reply to post by zenius
I can answer that one, if that's cool with you.
Okay, the sorts of indicators that seismologists, geologists and volcanologists look for in regard to "non-normal" activity (ie not "abnormal", which
means something quite different) are:
-- an increase in the number of tremors in and around the volcano. Even if they're only seismic tremors, something is causing them and that something
might be the volcano building up to blow.
-- an increase in the release of certain gases that are associated with impending eruption. This is well known by volcanologists and is something they
are always aware of and some of these gases are extremely toxic. Their volumes of release can suddenly change from a few cubic metres per hour to
several magnitudes beyond that prio to an eruption and their toxicity can be fatal (never mind the fact that some are extremely hot), so the experts
would then watch closely for other signs.
-- any significant rise in observed surface temperatures within the caldera or close to it: this can be measured directly (and often is with
"worrying" volcanoes), but can also be deduced by rises in flow of streams -- in winter, in colder climes -- that indicate increased melt on the
volcano's slopes. Obviously this doesn't apply to volcanoes in places like Indonesia as a rule since it's to warm, but on the hand they can still
measure temperature changes in the streams. A quick uptick of a couple of degrees is cause for concern. The river that connects with Lake Yellowstone
is also temp-monitored year round for the same reason. Water getting heated beyond what the environment would allow, automaticaly implies a volcanic
type of heat source and so it's worth keeping an eye on.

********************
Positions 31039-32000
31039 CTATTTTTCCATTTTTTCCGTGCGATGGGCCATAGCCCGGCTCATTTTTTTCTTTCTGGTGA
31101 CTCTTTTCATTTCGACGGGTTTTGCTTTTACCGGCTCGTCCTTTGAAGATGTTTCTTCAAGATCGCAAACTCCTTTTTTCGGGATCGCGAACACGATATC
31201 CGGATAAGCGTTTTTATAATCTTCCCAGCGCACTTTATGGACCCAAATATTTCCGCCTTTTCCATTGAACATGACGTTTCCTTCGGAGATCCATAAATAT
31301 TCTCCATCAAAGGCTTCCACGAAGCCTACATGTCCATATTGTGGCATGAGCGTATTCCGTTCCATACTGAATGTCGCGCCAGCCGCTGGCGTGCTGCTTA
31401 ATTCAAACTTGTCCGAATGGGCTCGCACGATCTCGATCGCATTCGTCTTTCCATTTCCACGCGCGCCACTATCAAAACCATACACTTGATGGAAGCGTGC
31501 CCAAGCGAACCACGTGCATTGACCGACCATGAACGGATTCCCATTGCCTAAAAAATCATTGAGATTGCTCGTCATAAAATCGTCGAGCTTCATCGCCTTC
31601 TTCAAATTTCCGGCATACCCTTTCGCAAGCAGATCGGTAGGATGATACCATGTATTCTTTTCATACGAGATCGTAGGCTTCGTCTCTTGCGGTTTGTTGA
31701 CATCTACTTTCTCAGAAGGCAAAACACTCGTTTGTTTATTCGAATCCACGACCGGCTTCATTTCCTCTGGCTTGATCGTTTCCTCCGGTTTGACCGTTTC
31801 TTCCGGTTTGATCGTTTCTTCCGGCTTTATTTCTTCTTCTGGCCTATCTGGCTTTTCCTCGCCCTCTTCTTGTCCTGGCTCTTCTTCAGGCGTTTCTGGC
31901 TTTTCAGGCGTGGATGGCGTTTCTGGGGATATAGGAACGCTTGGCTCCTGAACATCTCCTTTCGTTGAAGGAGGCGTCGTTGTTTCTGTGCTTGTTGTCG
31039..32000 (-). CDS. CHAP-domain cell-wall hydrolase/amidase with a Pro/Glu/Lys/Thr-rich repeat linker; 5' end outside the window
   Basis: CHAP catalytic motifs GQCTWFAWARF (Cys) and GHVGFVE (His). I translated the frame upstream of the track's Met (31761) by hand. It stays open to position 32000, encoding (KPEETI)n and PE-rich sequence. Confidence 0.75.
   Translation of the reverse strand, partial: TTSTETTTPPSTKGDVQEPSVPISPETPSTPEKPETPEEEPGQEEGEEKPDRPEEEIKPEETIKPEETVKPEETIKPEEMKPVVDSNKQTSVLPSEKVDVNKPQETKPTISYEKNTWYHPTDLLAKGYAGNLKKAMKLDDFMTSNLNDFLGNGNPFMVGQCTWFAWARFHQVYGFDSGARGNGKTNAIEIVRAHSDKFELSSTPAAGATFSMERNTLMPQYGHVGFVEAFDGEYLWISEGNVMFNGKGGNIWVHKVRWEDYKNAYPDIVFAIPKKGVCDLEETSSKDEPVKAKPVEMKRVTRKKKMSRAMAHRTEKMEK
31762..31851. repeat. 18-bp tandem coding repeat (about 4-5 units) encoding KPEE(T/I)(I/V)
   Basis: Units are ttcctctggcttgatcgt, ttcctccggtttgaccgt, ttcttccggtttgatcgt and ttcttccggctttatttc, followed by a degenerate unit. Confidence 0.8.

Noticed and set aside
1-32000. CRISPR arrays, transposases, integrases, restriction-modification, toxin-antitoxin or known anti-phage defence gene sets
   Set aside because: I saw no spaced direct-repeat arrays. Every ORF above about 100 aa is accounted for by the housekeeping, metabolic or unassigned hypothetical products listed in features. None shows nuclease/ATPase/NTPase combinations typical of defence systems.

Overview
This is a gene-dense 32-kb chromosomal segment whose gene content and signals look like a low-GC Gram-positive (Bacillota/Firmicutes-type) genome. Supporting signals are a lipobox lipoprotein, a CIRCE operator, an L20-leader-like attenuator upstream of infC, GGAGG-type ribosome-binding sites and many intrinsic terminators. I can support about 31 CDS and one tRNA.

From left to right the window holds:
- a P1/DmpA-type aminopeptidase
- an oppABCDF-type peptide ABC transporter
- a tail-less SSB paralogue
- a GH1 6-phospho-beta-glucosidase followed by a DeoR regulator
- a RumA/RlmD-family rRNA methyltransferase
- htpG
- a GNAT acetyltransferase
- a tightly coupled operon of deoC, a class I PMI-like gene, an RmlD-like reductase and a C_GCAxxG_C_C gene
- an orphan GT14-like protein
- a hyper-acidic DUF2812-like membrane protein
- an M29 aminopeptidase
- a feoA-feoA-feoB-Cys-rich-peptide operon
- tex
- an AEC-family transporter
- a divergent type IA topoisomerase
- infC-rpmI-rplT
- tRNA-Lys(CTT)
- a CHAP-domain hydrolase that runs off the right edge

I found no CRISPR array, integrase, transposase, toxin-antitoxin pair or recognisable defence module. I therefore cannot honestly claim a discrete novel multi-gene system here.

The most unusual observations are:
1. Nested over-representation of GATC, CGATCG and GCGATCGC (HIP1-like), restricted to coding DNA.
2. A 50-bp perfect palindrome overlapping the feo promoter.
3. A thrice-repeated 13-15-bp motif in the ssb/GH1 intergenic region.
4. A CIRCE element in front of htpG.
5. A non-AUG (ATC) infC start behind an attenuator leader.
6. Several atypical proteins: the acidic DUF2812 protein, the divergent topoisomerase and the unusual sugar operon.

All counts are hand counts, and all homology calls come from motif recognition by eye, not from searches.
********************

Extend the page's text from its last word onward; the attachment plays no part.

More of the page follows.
-- a change in the character of the tremors from "regular" (ie sesimic type) tremors to "volcanic" tremors, which have a very distinctive pattern and
only occur in actively volcanic areas: this always
gets the attention of the watching experts, and if some of the other factors also indicate
that the volcano is building up to something, it will often trigger a raise in status to "eruption imminent" and authorities will be informed to begin
evacuating people. This was the case with Merapi in Indonesia some weeks back. But even if most other factors are absent, the "volcanic tremors" are
so strongly indicative of trouble that they may raise the status to "eruption imminent" anyway.
It's like a doctor diagnosing a patient. There may be several symptoms, but while some are not too worrying, for a major illness there is always at
least one that is so definitive, the doctor can very confidently say what's wrong. These scientists do the same.
So, when they start issuing their guarded statements of "concern", we need to read between the lines because these people don't get all concerned over
most of what goes on, even when it looks rather alarming to most of us. When they start muttering publicly about "increased activity" and "watching
the situation closely", that when we need to sit up and take notice.
It's a dilemma for the experts, actually, because if they announce an "eruption imminent" for a US volcano, then some people will get panicky and
there could be accidents on the roads as people flee the area and so forth. At the very least, people will skip work to grab the kids and dog and
start packing valuables before bugging out.
The trouble is, the experts could get it wrong and the volcano just bubbles away for a few days then quietens down again. It happens. Just like
sometimes a doctor can misdiagnose a patient. However if people get injured or killed while fleeing on the basis of the warning, then you know someone
is going to wind up getting sued. That's what happens in the US and many other countries.
So, they experts have to be very careful and very, very sure. This also means that they have to wait longer before issuing official warnings.
Smart folks will read between the lines of the "guarded" statements and be packed and ready to go well before the official warnings come out.
Anyway. Hope that answers your question.
edit on 30/12/10 by JustMike because: typos